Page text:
“I imagine,” he continues, “that even these conflicts of mind were not without their use, as they led me to think habitually of God and a future state. And though my feelings were then, no doubt, too full of terror, what remained of them was a deep reverence for divine things, and in time a pleasing satisfaction which can never be effaced, and I hope was strengthened as I have advanced in life and acquired more rational notions of religion. The remembrance, however, of what I sometimes felt in that state of ignorance and darkness gives me a peculiar sense of the value of rational principles of religion, and of which I can give but an imperfect description to others.”

At the time he was greatly distressed that he could not feel a proper repentance for the sin of Adam, taking it for granted, he says, that without this it could not be forgiven him. The fact was that, under the influence of his friends, Haggerstone and Walker, he was insensibly following Baxter in attempting to reconcile the doctrines of Arminius and Calvin, and he ended by embracing those of Arminius. It was repugnant to his sense of equity and justice that, in the words of his Catechism, “All mankind, by the fall of our first parents, lost communion with God, are under his wrath and curse, and so made liable to all miseries in 14 this life, to death itself, and to the pains of hell for ever.”

His first trial of faith came when he applied for admission as a communicant in the congregation which he had always attended. The old minister was willing enough to receive him, but the elders, who had the government of the church, discovering this unsoundness on the subject of the sin of Adam, stoutly refused to sanction his admission.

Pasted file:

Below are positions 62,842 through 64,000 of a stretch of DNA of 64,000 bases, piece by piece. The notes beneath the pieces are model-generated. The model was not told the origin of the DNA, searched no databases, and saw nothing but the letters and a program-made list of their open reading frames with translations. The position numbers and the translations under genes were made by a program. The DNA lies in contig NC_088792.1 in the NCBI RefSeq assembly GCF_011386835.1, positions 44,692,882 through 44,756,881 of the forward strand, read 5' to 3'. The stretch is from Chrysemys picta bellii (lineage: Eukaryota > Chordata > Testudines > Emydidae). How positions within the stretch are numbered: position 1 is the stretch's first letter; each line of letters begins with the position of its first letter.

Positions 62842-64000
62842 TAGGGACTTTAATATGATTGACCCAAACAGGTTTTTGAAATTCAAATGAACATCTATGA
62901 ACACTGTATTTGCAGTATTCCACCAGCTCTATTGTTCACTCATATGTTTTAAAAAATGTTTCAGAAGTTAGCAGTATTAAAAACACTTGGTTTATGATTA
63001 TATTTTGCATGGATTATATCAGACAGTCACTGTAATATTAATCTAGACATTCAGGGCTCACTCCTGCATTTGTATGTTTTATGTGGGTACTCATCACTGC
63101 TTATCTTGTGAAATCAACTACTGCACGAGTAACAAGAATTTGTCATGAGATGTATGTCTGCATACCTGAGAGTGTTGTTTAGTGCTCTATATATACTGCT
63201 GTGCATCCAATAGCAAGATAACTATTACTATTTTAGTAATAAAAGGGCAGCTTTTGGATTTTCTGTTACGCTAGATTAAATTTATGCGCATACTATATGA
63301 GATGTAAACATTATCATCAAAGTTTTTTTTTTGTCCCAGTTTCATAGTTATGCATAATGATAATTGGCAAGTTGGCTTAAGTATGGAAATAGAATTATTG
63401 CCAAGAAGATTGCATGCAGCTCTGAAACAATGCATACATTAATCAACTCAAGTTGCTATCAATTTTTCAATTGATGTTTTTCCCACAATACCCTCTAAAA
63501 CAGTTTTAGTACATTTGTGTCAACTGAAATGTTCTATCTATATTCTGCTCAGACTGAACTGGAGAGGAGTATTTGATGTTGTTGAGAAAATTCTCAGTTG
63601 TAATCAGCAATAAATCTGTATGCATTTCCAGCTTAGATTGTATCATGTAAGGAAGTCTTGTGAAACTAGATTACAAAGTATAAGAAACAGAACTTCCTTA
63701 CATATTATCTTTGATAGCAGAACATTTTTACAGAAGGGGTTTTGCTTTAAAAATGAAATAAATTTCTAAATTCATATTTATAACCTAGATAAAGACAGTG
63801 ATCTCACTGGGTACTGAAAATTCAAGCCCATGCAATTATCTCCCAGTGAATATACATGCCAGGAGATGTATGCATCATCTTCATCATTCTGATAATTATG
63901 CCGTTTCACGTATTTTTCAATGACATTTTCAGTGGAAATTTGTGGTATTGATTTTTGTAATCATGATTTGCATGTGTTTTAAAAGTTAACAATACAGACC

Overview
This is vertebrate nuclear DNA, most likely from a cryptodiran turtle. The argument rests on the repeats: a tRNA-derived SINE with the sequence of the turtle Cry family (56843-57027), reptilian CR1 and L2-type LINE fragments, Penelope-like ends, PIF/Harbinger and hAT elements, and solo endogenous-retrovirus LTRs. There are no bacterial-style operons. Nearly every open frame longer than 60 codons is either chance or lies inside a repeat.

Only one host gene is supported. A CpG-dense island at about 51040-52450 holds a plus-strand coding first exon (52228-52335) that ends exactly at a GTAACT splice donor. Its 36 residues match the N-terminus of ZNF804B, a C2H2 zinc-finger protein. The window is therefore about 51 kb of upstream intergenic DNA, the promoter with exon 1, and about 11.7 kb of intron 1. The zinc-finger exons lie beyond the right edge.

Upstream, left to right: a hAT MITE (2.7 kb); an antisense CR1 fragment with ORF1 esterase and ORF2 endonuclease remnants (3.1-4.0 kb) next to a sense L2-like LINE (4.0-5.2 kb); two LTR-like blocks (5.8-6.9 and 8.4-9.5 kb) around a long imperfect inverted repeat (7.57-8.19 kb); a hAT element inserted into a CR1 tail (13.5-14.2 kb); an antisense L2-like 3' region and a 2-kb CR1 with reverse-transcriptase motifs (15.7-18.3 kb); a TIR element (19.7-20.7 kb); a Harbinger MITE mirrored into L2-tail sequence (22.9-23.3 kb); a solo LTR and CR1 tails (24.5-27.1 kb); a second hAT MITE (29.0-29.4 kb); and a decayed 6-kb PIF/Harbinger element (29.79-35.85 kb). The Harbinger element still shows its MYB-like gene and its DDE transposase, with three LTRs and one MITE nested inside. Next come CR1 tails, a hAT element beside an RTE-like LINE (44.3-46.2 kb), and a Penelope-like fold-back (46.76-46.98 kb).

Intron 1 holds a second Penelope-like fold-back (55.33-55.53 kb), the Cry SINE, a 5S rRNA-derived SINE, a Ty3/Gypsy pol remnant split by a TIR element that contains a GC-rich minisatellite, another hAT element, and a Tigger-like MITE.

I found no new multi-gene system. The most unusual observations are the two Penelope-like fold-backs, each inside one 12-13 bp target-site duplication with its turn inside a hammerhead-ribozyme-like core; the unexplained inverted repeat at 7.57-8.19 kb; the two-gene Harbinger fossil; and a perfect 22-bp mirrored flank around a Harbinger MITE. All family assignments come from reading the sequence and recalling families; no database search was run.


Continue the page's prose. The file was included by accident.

Whilst the taint of heresy appears not to have greatly distressed the worthy Mrs Keighley, it doubtless added to her difficulties in shaping his course towards the ministry. In the natural order of things he was to have been sent to the academy at Mile End, a hot-bed of Calvinism, then under the care of Dr Cawder.

    “But,” he says, “being at that time an Arminian, I resolutely opposed it, especially upon finding that if I went thither, besides giving an experience, I must subscribe my assent to ten printed articles of the strictest Calvinistic faith, and repeat it every six months.”

It now looked as if the idea of the ministry was to be given up for good and all, and given up it probably would have been but for the intercession of Mr Kirkby, who strongly recommended that he should be placed under the care of the good and learned Dr Doddridge.

    “Mr Kirby,” says Priestley, “had received a good education himself, was a good classical scholar, and had no opinion of the mode of education among the very orthodox Dissenters, and being fond of me, he was desirous of my having every advantage that could be procured for me. My good aunt, not being a bigoted Calvinist, entered into his views.”

Priestley had another ally in his step-mother, for his 15 father had married again. She was a woman of good sense as well as of religion, and had been sometime housekeeper to Dr Doddridge, of whom she had a high opinion, and had always recommended his academy.

To Dr Doddridge, however, he was not destined to go. That eminent divine was in the last stages of the malady to which he eventually succumbed, and he died at Lisbon in the October of 1751.